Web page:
The 34-year-old won’t say so publicly, but he has felt the weight of this team’s inconsistencies — and the pressure of smoothing them — all season. At one point in late April, Scherzer provided the only two Nationals wins in a nine-game period. With Stephen Strasburg injured and Gio Gonzalez and Tanner Roark inconsistent, wanting to go at least seven innings transformed into having to go at least seven innings to spare an exhausted bullpen. He pitched into the seventh inning in 21 of 34 starts, and at least six innings in 30 of 34.
On Tuesday, Scherzer finished the sixth on 84 pitches, two strikeouts away. At that point, anyone who knows Scherzer would have bet good money he would not hand the ball to Martinez until he struck out two more. Martinez knew better than to try to take it.
“I value my life,” Martinez said.
Scherzer struck out Brinson, again on a 97-mph fastball, to start the seventh inning. He wasn’t going to tire. That left him one strikeout shy. By that time, catcher Matt Wieters admitted later, he had long been trying to navigate Scherzer to the milestone. He started doing so a few weeks ago.
“To be honest with you, when he’s sitting at 260, 270 with three or four starts yet, you kind of know it’s a possibility, and 300 is a big number when you’re talking about strikeouts,” Wieters said. “He will never admit that’s what he was going for, but I’ll admit that’s what I started trying to do.”
That Wieters wanted to help Scherzer, that his coaches planned around him, reveals that reverence he has earned in the clubhouse, with a work ethic no one can match.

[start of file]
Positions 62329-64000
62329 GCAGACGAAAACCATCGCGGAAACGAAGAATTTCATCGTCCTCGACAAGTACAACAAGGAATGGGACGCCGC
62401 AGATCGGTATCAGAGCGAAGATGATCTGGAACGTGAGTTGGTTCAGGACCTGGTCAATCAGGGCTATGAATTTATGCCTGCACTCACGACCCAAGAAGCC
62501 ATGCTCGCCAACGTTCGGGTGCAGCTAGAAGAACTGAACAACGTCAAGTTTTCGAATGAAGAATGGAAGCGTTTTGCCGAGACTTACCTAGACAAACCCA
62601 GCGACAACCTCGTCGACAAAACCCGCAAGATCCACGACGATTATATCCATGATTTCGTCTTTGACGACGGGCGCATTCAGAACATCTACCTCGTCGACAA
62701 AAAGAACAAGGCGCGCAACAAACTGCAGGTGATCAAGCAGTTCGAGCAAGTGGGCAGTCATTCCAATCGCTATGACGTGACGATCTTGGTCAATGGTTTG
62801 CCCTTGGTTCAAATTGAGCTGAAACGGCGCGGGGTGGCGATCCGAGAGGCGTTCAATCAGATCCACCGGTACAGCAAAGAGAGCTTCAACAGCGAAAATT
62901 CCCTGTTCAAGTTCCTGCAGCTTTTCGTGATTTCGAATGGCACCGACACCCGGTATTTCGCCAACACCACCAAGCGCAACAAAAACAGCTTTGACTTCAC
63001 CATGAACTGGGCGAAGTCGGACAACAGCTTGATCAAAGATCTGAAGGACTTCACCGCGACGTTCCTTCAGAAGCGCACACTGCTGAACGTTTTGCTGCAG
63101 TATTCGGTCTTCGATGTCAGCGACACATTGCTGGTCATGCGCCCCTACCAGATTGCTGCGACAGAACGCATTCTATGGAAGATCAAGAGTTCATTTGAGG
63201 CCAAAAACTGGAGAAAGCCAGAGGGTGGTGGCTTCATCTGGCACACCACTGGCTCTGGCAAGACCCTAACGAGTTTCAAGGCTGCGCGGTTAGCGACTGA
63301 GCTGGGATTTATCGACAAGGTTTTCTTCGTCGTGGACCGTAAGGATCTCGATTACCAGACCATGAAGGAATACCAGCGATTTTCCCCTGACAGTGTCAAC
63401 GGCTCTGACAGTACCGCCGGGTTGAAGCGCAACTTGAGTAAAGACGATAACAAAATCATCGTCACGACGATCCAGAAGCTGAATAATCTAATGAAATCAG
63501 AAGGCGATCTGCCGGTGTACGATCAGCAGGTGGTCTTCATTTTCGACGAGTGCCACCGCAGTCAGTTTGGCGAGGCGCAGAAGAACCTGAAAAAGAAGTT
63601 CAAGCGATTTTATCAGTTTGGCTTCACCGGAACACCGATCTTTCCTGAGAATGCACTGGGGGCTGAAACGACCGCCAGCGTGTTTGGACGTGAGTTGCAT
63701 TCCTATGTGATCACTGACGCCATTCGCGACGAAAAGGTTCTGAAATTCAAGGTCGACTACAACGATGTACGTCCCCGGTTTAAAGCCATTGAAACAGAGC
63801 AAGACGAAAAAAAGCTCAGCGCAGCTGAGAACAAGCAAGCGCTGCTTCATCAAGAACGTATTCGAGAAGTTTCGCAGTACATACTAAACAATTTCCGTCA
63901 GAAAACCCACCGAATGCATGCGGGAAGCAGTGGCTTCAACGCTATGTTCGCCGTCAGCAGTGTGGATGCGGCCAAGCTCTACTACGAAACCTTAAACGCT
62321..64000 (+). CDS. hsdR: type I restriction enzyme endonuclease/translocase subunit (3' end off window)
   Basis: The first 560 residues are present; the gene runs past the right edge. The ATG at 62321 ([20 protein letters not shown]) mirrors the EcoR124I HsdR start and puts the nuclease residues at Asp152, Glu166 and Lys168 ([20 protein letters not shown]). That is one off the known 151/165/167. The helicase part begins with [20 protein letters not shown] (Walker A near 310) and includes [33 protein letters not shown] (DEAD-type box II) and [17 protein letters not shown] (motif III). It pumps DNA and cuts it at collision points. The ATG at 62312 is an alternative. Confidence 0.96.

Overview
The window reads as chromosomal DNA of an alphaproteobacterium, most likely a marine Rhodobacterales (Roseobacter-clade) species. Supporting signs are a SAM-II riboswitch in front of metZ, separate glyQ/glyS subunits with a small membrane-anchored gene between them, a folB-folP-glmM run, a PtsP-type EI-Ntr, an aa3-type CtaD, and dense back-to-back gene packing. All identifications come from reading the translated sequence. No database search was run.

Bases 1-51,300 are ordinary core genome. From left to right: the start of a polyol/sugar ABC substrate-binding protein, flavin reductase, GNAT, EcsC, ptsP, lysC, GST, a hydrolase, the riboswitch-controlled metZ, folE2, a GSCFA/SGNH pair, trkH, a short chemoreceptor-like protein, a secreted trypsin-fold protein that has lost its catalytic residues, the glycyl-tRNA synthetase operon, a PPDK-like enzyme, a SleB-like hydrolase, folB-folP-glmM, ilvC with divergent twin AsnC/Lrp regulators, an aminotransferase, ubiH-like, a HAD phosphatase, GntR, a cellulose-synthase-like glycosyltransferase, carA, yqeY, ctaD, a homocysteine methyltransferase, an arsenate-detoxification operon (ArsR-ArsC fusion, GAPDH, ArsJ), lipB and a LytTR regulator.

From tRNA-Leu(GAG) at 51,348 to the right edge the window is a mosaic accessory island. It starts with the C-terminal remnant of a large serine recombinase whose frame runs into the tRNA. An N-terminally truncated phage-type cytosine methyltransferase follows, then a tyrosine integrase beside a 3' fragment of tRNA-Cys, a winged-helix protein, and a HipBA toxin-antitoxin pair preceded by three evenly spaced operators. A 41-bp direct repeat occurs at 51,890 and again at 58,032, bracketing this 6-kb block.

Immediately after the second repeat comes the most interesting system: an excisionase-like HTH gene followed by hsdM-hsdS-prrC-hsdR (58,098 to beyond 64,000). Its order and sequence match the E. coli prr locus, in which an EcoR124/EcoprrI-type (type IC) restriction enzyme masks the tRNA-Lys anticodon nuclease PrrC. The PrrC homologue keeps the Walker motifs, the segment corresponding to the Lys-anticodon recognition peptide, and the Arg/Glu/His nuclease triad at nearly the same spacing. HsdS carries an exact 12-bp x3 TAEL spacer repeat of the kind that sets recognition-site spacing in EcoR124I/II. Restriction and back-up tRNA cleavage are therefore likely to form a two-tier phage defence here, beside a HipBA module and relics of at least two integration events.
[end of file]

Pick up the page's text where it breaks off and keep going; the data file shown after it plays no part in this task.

“What an unbelievable accomplishment for him. I’m just happy I got to experience it,” Martinez said. “I can’t say enough about Max. He’s a winner and a true champion.”
And unlike those games in which he didn’t get enough run support, or the four days out of five he can’t pitch but paces the dugout agitatedly trying to help, when Scherzer got two strikes on Austin Dean in the seventh, he was finally in control. He could decide when to give in, and when to win.
Dean pushed him to eight pitches, then to nine, then to 10, engaging Scherzer in the kind of battle that seems to ignite him somehow. The crowd still stood, chanting “Let’s Go Max!” He is a one-namer here now, like “Bryce” and “Ovechkin.”
On the 11th pitch of the at-bat, Dean swung through a slider and Scherzer pumped his fist. The bullpen leaped to its feet. The dugout came to the top step. And Scherzer, who never lets anything interrupt his post-out march around the mound — a routine he honed to keep his edge in every situation, to stay focused in every circumstance — came back to the mound, heard the crowd, and broke that routine. The man so reluctant to admit defeat stepped back to do something even more out of character.
He paused, stepped back off the mound, and admitted achievement with a few quick waves to a crowd that would not let him continue until he did. By that time, he had earned a break. By the time he waved them off, then waved to them again, the two-time reigning Cy Young Award winner had given the Nationals everything he could. They gave Scherzer a toast and a bottle of champagne. They all would have preferred a different kind of champagne celebration. But for one night, no one seemed to mind that he was sipping it alone.